Mark Kramer is also responsible for advancing strategic philanthropy. Through a number of articles and books, he’s shaped the thinking that “giving away money is very different than solving a social problem.” This has played a role in getting companies and foundations to think differently about their philanthropic goals, strategy and implementation of the systems and process to achieve those goals. …
Esko Aho to join Harvard University as Senior Fellow
The Financial (Finland)
Quoted: John Haigh, Mossavar-Rahmani Center
Topic: Esko Aho’s appointment as a Senior Fellow at the Mossavar-Rahmani Center
Nokia shares that Esko Aho has been appointed to the role of Senior Fellow at the Mossavar-Rahmani Center for Business and Government at Harvard Kennedy School, the school at Harvard University dedicated to study and engagement in public policy and public administration. …
"Today's public problems and opportunities increasingly require collaboration between public and private institutions - between business and government," said John Haigh, the center's co-director and Executive Dean of Harvard Kennedy School. "Mr. Aho brings a unique perspective on how these different institutions can work together more effectively. He has vast experience in government, particularly as Prime Minister of Finland, and in senior executive roles at Nokia. He can help bridge the perspectives of many sectors, enabling the collaboration necessary to solve some of the most intractable public problems. We are pleased he will be joining us as a Senior Fellow." …
Israel asks Arab visitors to open emails to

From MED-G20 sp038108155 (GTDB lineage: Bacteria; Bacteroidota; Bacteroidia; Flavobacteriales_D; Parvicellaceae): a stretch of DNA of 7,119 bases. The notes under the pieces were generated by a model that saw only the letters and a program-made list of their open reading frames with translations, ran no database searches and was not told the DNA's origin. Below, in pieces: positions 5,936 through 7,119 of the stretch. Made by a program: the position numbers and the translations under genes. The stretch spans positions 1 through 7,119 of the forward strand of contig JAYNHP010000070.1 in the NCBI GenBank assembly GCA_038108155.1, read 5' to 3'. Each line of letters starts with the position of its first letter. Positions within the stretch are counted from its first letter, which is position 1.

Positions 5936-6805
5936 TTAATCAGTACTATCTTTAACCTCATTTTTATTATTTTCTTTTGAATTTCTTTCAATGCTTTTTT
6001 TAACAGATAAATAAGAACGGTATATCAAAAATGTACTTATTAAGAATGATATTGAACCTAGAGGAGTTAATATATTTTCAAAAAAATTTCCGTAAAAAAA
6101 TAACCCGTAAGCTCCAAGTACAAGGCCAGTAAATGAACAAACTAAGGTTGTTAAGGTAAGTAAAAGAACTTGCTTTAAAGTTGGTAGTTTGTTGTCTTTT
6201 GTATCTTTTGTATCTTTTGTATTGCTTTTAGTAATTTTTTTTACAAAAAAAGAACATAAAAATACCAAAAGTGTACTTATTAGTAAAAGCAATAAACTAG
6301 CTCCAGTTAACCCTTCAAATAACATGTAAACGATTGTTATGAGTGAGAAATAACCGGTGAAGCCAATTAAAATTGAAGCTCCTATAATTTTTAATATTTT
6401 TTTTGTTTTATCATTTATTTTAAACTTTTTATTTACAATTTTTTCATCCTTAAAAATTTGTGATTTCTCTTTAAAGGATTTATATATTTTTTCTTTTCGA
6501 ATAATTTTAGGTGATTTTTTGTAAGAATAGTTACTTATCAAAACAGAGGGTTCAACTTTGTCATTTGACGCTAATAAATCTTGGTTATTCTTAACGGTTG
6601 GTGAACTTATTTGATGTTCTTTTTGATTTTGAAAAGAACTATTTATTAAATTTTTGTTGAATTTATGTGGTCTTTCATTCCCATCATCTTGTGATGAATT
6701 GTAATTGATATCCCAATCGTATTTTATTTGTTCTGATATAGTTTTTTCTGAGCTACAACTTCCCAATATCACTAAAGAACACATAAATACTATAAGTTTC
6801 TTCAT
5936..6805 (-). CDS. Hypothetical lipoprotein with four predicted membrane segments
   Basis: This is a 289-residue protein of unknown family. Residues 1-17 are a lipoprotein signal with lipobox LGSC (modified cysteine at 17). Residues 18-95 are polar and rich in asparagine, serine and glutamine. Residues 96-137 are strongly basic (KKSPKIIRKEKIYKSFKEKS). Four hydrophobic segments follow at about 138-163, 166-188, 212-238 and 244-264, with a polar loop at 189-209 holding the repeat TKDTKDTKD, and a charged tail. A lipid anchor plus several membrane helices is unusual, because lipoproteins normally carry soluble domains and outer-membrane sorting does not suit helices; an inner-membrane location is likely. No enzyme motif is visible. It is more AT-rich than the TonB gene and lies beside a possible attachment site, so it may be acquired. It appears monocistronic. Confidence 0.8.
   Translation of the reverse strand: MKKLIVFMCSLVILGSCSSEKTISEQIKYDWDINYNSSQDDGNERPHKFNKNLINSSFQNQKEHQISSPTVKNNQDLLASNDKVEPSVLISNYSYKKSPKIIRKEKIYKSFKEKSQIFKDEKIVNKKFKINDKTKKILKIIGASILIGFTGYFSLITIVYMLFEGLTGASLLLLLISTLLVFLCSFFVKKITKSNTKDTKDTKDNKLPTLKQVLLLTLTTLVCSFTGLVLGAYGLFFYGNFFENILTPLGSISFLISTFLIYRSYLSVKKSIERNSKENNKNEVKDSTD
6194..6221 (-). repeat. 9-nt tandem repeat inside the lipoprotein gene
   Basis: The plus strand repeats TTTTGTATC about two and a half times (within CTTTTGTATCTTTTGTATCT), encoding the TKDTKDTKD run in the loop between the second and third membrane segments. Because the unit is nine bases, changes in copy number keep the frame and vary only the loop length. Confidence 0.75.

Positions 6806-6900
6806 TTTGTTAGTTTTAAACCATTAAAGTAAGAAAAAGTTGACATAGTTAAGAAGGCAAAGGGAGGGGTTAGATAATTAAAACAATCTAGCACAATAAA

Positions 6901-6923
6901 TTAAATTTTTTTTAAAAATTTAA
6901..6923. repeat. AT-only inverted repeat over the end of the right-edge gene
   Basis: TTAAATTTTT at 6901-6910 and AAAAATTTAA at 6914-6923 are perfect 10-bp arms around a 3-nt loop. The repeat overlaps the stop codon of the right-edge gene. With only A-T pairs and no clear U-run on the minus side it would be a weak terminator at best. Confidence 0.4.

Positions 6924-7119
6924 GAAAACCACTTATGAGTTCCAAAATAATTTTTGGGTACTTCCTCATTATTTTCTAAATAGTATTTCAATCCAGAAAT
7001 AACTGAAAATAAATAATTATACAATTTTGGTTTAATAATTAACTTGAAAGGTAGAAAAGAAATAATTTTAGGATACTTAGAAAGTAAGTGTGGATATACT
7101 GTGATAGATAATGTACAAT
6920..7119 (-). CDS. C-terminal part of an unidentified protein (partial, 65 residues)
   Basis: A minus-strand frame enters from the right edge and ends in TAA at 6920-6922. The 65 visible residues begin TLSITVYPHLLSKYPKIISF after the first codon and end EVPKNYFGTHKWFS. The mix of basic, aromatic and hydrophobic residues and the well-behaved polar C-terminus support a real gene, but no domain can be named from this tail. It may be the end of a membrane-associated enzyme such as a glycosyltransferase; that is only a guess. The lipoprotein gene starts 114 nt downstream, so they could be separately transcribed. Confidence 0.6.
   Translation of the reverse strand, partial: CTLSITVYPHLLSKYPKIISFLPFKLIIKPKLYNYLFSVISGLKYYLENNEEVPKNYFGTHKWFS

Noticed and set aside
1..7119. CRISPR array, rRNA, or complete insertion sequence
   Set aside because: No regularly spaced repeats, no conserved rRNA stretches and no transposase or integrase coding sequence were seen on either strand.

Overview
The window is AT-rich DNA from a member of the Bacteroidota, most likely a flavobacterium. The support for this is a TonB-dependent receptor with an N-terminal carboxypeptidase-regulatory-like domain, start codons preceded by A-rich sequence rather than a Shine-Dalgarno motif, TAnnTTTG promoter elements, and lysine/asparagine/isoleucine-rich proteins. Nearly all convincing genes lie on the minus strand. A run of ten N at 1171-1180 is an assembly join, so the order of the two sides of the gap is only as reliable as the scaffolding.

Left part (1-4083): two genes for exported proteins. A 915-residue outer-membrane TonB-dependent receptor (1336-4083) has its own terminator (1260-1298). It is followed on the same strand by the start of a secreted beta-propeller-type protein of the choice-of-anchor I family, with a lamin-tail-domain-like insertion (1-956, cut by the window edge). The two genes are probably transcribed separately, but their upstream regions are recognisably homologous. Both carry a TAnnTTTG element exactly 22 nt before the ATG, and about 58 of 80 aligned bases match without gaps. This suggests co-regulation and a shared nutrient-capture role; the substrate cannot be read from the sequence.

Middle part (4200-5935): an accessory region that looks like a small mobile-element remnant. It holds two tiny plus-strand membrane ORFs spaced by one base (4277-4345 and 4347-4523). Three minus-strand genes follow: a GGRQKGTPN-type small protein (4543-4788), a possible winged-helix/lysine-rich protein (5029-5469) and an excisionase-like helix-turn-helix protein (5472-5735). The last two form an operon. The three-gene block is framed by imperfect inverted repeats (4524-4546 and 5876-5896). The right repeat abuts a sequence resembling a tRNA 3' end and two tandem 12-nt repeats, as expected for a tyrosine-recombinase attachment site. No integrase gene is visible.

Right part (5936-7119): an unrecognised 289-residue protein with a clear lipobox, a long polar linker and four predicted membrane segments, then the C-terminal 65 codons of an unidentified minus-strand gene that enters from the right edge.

The Associated Press
Quoted: Diana Butto, Belfer Center
Topic: Israel’s airport security measures
In a cyber-age twist on Israel's vaunted history of airport security, the country has begun to force incoming travelers deemed suspicious to open personal email accounts for inspection, visitors say.
… Diana Butto [sic], a former legal adviser to the Palestinian Authority and a fellow at the Harvard Kennedy School of Government, said the policy of email checks, once used sporadically, appears to have become more widespread over the past year. …
Butto said agents typically want to see people's itineraries, articles they have written or Facebook status updates.
"The problem is there's no way to honestly say you're coming to visit the West Bank without falling into some type of security trap," she said. "Either you lie and risk being caught in a lie, or you tell the truth ... and it's not clear whether you'll be allowed in." …
Jailed Azeri activist freed before Clinton visit
The Chicago Tribune
Cited: Bakhtiyar Hajiyev MPP 2009
Topic: The release of Bakhtiyar Hajiyev from prison in Azerbaijan
A Harvard-educated political activist was freed from jail on Monday after Azerbaijan's Supreme Court granted his request for early release, days before a visit by U.S. Secretary of State Hillary Clinton.
Bakhtiyar Hajiyev was jailed last year for evading the South Caucasus nation's mandatory military draft, a charge he said was politically motivated, and had about nine months left of his two-year sentence. …
This selection of media appearances is compiled by the Office of Communications and Public Affairs.
To submit an item please email Jane Finn-Foley